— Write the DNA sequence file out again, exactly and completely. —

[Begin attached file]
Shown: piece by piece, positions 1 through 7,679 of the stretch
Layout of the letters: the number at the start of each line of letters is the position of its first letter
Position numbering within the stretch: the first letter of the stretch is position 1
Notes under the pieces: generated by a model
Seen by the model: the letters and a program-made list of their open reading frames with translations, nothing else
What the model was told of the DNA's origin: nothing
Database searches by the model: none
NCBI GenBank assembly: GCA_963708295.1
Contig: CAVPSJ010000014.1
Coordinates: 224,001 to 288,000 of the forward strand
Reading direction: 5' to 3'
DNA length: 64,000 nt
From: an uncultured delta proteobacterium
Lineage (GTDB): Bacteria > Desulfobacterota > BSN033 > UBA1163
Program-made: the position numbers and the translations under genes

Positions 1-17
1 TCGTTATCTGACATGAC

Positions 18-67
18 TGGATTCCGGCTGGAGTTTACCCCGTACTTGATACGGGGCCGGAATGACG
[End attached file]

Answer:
Shown: piece by piece, positions 1 through 7,679 of the stretch
Layout of the letters: the number at the start of each line of letters is the position of its first letter
Position numbering within the stretch: the first letter of the stretch is position 1
Notes under the pieces: generated by a model
Seen by the model: the letters and a program-made list of their open reading frames with translations, nothing else
What the model was told of the DNA's origin: nothing
Database searches by the model: none
NCBI GenBank assembly: GCA_963708295.1
Contig: CAVPSJ010000014.1
Coordinates: 224,001 to 288,000 of the forward strand
Reading direction: 5' to 3'
DNA length: 64,000 nt
From: an uncultured delta proteobacterium
Lineage (GTDB): Bacteria > Desulfobacterota > BSN033 > UBA1163
Program-made: the position numbers and the translations under genes

Positions 1-17
1 TCGTTATCTGACATGAC

Positions 18-67
18 TGGATTCCGGCTGGAGTTTACCCCGTACTTGATACGGGGCCGGAATGACG